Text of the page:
The Metropolitan Transportation Authority’s Triborough Bridge and Tunnel Authority in New York should be able to absorb revenue losses from facilities that closed due to Hurricane Sandy, Moody’s Investors Service said Thursday, though already low liquidity could be further reduced.
Moody's, which rates the Triborough bonds Aa3, said it will focus on assessing the authority's Sandy-related repair costs and how these costs will be funded as the authority awaits reimbursements from its insurers and the Federal Emergency Management Agency.
“Also we will evaluate the impact of these additional costs on debt service coverage ratios and liquidity,” the rating agency said in a statement.
“With debt service coverage ratios of 2.5 times for senior bonds and 1.9 times for all bonds in [fiscal] 2011, we estimate that operating revenues would have to fall by nearly 50% for a year to breach coverage covenants. For FY2012, DSCR is forecasted to be slightly lower at 2.4 for senior bonds and 1.8 for all bonds,” Moody’s said.
According to the rating agency, liquidity was fairly low at 226 days cash on hand in fiscal 2011, but cash flow is strong with 94% of revenue-generating facilities open as of Wednesday.
MTA Chairman Joseph Lhota said at a fare-and-toll-increase meeting Wednesday night in downtown Brooklyn that he expects 90% to 95% reimbursement from insurers and FEMA. The MTA operates New York City’s subway system, Long Island and Metro-North commuter railroads and several bridges and tunnels around the city.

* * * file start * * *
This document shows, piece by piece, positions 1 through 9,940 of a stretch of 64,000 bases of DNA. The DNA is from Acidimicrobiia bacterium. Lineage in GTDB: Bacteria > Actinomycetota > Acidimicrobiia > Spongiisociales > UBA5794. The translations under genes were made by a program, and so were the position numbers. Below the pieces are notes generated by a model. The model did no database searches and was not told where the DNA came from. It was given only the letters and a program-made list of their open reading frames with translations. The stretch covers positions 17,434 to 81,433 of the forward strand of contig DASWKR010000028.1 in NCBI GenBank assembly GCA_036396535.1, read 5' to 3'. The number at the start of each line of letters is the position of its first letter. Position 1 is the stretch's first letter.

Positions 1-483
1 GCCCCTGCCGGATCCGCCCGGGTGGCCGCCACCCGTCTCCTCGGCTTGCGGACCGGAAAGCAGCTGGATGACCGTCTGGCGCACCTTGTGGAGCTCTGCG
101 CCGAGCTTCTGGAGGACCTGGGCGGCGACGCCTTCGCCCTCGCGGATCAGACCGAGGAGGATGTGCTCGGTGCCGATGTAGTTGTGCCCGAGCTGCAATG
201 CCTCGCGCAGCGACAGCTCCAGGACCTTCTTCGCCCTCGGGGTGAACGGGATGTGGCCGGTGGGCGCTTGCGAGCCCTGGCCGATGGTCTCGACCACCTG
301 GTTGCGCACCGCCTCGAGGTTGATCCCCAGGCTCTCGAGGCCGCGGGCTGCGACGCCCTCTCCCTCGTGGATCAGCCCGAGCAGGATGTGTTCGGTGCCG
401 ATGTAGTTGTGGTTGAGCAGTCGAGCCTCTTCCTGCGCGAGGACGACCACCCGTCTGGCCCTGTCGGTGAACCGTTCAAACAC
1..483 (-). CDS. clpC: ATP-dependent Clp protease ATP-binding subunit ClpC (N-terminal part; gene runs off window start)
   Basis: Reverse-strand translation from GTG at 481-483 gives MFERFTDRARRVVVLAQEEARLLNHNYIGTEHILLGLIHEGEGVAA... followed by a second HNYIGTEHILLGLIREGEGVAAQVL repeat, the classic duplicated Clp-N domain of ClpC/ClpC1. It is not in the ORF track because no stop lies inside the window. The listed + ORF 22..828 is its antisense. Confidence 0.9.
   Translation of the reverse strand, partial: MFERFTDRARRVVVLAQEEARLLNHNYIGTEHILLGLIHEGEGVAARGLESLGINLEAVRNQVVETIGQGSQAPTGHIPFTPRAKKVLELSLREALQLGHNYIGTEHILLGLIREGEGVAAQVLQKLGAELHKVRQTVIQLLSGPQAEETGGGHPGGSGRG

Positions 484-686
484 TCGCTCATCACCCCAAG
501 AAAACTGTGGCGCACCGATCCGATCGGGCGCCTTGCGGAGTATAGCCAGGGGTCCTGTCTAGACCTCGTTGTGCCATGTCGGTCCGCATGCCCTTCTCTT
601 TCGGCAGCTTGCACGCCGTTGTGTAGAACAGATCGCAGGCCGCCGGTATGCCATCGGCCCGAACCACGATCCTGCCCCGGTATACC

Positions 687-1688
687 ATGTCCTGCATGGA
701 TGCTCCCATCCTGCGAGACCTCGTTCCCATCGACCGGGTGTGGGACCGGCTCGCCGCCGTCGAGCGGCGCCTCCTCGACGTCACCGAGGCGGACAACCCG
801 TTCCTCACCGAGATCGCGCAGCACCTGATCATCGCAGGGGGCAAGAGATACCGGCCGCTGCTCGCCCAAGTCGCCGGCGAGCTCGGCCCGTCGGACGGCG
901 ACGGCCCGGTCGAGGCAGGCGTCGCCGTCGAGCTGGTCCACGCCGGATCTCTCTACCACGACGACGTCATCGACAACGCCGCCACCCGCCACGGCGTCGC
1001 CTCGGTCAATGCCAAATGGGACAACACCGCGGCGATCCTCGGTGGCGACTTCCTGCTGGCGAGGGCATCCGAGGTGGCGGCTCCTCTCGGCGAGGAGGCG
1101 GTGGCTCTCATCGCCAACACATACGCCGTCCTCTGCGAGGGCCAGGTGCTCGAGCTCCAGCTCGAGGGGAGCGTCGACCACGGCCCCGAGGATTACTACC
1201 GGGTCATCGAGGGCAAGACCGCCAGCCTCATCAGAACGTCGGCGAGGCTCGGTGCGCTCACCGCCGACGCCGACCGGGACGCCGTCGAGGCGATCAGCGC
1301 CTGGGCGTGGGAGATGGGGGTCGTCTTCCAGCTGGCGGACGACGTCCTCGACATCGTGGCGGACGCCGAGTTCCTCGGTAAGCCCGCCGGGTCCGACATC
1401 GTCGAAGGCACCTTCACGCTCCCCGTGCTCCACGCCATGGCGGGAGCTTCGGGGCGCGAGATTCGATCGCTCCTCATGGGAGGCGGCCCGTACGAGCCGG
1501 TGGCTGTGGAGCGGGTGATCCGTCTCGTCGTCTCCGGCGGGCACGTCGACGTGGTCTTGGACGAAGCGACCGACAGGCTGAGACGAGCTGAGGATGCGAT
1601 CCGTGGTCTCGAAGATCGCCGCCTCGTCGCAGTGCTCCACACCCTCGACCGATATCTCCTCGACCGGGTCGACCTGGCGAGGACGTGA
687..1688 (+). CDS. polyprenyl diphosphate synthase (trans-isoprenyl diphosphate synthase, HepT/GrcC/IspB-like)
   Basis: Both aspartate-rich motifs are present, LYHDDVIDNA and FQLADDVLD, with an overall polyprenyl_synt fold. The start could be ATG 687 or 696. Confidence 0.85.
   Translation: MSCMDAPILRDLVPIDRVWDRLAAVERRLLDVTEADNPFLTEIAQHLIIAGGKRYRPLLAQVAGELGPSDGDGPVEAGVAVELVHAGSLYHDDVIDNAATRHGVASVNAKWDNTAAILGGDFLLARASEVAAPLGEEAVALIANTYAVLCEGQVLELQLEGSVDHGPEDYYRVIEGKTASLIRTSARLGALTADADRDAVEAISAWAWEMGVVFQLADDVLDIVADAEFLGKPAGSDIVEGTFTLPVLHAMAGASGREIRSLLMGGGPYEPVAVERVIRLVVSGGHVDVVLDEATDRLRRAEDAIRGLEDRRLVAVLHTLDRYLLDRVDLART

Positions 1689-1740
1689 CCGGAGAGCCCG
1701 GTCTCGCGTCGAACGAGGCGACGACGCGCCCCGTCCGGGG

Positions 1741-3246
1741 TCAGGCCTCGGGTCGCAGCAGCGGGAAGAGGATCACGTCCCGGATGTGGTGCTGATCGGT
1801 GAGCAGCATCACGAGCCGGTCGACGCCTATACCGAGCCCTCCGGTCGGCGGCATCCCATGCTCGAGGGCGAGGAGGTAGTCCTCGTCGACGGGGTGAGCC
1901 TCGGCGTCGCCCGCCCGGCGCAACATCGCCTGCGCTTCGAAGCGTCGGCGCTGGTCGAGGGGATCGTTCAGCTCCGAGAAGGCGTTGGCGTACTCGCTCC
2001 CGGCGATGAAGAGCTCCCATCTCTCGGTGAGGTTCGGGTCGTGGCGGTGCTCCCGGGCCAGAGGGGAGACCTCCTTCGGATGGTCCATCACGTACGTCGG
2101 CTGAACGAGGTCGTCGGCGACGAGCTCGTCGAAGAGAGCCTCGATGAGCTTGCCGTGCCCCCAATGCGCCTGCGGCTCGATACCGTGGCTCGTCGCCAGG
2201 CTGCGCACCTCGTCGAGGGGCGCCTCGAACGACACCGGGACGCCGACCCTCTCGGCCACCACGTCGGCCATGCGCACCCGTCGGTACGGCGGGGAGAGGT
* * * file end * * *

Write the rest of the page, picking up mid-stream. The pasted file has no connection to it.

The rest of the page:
The facilities that were closed include the Queens Midtown Tunnel and the Hugh Carey Tunnel (formerly Brooklyn Battery Tunnel), which, according to Moody’s together account for roughly 17% of operating revenues.
Combined with two other smaller bridges that were closed (Cross Bay Veterans Memorial Bridge and Marine Parkway-Gil Hodges Memorial Bridge, both of connect the battered Rockaways neighborhood in southern Queens) the closed facilities account for about 18.5% of total operating revenues. The two bridges closed during the storm are now open.
Queens Midtown, which accounts for 11% of revenues, will fully reopen at 6 a.m. Friday, Gov. Andrew Cuomo said at a Thursday afternoon news conference. The MTA is still working to re-open the Carey, which Moody’s said accounts for 6% of revenues.
Earlier this week, the Triborough priced a $129 million Series 2009A-1 conversion of mandatory put bond to fixed-rate bonds, with Loop Capital Markets the senior manager.